Ukraine Under Siege: Economic Humanitarian Crisis

Mar 18, 2022

Philadelphia, (March 17, 2022) - The World Trade Center of Greater Philadelphia President Linda Conlin speaks with Dr. Kris Singh, Founder, President and CEO of Holtec International.

Linda Conlin: Dr. Singh, when you founded Holtec International in Marlton, N.J. over three decades ago, you described yourself as having ‘small capital, but big ambitions.’ Since then, Holtec has experienced phenomenal growth and a far-reaching global presence with operations in 18 countries across five continents, including four world-class manufacturing plants. What was really the inspiration for you behind Holtec?

Dr. Kris Singh: I started my career before I received my Ph.D., I was already consulting for companies that were serving the nuclear industry starting in 1970. And I could see that this technology had a huge future. Carbon pollution was not yet a public discourse topic, but... I could see from the energy generation projections that carbon dioxide would continue to increase. While we didn't know precisely what might happen, it wasn't going to be anything good...Technical papers were being published, and I was generally familiar with [the subject]. I looked at it at the time as a 23-year-old and I said, I should be working with nuclear energy to make it better...

I also realized after Three Mile Island (TMI), which occurred in 1979, that these plants could be safer. They could be designed to be better, because if the public does not endorse it, if the public doesn't feel safe, then it does not have a future. And that is precisely what was happening. After TMI, public support for nuclear was dropping rapidly. And then seven years later came Chernobyl in 1986. And that was then the bottom for nuclear energy.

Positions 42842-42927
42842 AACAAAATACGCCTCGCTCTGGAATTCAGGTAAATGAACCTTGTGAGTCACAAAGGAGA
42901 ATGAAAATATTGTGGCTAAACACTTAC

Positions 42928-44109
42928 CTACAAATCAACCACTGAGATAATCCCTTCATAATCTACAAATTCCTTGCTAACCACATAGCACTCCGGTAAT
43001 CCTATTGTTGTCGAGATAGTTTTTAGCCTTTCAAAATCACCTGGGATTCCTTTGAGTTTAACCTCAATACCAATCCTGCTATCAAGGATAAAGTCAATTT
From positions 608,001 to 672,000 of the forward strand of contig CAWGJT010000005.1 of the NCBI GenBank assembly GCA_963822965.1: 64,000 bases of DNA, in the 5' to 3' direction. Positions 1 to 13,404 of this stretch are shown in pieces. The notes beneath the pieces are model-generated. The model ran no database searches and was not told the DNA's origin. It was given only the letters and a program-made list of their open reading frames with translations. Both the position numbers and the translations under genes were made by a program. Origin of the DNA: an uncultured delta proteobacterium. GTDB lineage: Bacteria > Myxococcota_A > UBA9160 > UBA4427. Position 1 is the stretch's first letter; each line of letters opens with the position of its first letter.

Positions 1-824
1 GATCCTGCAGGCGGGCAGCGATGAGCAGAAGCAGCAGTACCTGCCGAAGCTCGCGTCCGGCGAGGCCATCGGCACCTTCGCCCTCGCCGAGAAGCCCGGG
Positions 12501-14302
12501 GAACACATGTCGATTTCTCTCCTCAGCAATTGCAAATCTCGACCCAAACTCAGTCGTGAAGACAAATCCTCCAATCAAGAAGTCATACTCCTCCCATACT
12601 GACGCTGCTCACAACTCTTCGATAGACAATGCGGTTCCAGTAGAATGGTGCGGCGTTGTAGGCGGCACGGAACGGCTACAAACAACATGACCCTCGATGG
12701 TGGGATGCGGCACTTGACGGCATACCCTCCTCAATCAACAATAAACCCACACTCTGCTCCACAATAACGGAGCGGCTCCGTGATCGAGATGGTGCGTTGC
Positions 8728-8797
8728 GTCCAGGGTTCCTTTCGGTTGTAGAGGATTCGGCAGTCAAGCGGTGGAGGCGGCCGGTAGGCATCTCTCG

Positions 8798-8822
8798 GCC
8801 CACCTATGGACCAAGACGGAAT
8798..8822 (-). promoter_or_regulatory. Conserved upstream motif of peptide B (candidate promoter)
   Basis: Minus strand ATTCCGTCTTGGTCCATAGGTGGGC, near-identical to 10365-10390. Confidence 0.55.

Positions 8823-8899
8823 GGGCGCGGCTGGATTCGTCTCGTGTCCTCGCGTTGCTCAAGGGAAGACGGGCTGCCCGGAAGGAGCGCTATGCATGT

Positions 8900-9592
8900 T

After that, even though the nuclear reactor that blew up under Russian-controlled Chernobyl back in 1986 was a unique reactor designed to produce plutonium, it was being run to produce plutonium along with the generation of electricity... That doesn't happen in the west, but people don't differentiate. People looked at Chernobyl as another example of how dangerous nuclear power is. I founded Holtec that same year with the mission to make nuclear safer and take every area where nuclear energy was dealing with new problems and work on them and solve them.

Ukraine at the time had the third largest number of nuclear reactors in Europe, and they were Russian reactors. And as I said, they could stand - I thought at the time - more improvement and safety updates. We went to Ukraine to see what we could do in their PAVER program and I found people to be so wonderful and the technology base in their country to be so fulfilling that I opened an office there.

Linda Conlin: So, you were a visionary long before capturing carbon and carbon emissions became common language and recognized as an environmental concern. Some years later, you were there in Chernobyl with World Trade Center of Greater Philadelphia Board Chairman, Gary Biehn whose law firm, White and Williams, assisted Holtec in negotiating the contract for the dry storage project. Mr. Biehn also shared with me a photo of you and then President of Ukraine, Viktor Yushchenko, signing that contract back in 2007.

At that signing, Dr. Singh, you emphasized how Holtec's double-wall storage containers - manufactured right here in Pennsylvania - met the strict Ukrainian regulatory standards for the storage of spent nuclear fuel. Starting with Chernobyl and the company's long history in the country, can you share with us what it is like to do business in Ukraine?